New feet within my garden go

Morning on the Seine in the Rain, 1898, Claude Monet
Background Image: Morning on the Seine in the Rain, 1898, Claude Monet

Being ‘wrong’ about a poem has its own rewards and I always keep my notes to remind me of my initial inspiration. For example, at first I thought she might be talking about Eve in the garden, but then “new fingers” made me think of newborns and childbirth and I wondered if she was writing about pregnancy, but I was confused my the bird “upon the Elm”. But it was a cemetery all along.

The first three lines deal with the living going about their business such as walking through the “garden” as they “stir the sod” while the “Troubadour” chirps happily – perhaps hoping for a mate to answer the call – in the “Elm”. Yet the final line reveals that the peace has been broken – she refers to this as a betrayal of “the solitude”. The word “Betrays” gives a strong emotional quality to the poem’s speaker in that we get the sense they are annoyed by all these “new feet” and stirring “fingers”. And formally, this last line resting below the living first three matches the visuals of someone who is laying in their grave (and is annoyed with the living).

The first two lines of the second stanza continue this tension between living and dead as she alternates between “Children” (living youth) with “Weary” (old death), and again with where the “Children” “play upon” as opposed to the dead who “sleep below”. Finally the closing lines of the poem deal with the passage of time and the speaker’s weariness continues with the line “pensive Spring” as if springtime in this particular garden was a gloomy affair when the life above is restless as it walks and stirs and sings – better for it to be winter when the “punctual snow” returns right on time to cover the earth in “solitude”. Her use of the word “still” in both lines reveals not only the speaker who is “weary” of, once more, Spring’s return, but also in how the ‘stillness’ returns when the snows come. In fact, this final line reminds me of Joyce’s “The Dead” when he writes:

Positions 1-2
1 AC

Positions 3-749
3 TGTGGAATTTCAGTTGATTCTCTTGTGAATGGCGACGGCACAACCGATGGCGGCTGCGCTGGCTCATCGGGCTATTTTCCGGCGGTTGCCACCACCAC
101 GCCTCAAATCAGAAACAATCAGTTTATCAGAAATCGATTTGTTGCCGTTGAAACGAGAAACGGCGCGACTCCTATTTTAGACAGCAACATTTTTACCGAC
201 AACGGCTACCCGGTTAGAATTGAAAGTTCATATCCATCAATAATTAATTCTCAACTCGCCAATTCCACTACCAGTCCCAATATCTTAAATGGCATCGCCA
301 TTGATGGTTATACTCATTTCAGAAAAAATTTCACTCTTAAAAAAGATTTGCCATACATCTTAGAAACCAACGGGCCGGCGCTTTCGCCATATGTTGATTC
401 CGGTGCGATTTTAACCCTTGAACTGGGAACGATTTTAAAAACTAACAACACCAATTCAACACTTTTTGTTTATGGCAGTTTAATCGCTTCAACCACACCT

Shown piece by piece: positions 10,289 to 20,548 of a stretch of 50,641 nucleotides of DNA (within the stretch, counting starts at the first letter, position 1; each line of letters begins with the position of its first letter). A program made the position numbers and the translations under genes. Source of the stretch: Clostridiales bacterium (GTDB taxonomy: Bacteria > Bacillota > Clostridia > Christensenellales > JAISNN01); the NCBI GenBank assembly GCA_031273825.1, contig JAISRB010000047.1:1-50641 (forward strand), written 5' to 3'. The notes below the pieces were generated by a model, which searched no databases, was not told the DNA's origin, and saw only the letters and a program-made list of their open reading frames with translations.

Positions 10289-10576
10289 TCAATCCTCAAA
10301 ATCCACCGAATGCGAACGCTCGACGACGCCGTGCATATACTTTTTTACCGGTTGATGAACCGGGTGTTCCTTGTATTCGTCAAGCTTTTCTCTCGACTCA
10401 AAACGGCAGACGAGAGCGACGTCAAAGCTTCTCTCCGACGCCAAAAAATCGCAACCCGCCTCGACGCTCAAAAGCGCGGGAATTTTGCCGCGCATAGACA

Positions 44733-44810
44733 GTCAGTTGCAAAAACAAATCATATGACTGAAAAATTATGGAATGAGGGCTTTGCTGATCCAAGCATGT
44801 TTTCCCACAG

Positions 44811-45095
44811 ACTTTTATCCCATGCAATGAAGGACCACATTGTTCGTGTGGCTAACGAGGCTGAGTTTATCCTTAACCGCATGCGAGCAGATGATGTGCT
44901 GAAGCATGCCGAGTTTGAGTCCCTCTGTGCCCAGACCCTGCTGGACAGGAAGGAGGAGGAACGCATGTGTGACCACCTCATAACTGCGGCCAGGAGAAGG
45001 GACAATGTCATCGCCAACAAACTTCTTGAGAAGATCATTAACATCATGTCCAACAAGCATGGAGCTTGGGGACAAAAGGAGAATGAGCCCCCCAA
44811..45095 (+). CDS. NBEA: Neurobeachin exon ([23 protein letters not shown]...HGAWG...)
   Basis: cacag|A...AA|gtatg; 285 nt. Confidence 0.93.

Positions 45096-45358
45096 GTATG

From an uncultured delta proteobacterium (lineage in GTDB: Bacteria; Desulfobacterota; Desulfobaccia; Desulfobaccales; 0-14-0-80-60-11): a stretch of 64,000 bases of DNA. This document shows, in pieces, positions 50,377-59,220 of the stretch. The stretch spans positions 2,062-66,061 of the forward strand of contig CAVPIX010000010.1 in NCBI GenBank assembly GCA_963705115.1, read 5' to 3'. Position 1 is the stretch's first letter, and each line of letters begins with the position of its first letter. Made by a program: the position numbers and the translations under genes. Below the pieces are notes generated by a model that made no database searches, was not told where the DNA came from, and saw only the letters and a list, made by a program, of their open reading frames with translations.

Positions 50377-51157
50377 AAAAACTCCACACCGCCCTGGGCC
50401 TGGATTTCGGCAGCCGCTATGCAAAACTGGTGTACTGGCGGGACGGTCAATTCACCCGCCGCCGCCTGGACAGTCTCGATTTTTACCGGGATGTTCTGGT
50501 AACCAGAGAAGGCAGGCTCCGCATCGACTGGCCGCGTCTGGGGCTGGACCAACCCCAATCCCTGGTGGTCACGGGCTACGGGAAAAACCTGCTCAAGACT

Yes, the newspapers were right: snow was general all over Ireland. It was falling softly upon the Bog of Allen and, further westwards, softly falling into the dark mutinous Shannon waves. It was falling too upon every part of the lonely churchyard where Michael Furey lay buried. It lay thickly drifted on the crooked crosses and headstones, on the spears of the little gate, on the barren thorns. His soul swooned slowly as he heard the snow falling faintly through the universe and faintly falling, like the descent of their last end, upon all the living and the dead.

One thing I want to note is that my initial inspiration about this perhaps being a poem about a pregnancy is that in the final two lines a period of about nine months does pass between the start of “pensive Spring” and the return of “punctual snow”. This passage of time coupled with “new feet” and “new children” as well as her use of “punctual” reminds me of the cycle of life not only of the earth but also within each of us. One day we walk in the sunshine as the birds sing in the “Elm” while the next we lay underground and become the energy source which will fuel next year’s growth in the garden. The whole earth is pregnant in this poem, and even in death there is still life that grows from what came before.

I think it’s her use of the word “garden” that could be read slightly cynically as if the speaker is annoyed that their body is now the source of nutrient that the “new fingers stir”, but it could also be read as something rather beautiful in that it recognizes this cycle and our place within it and how even in death there is a memory of all that came before and that the dead want to be remembered.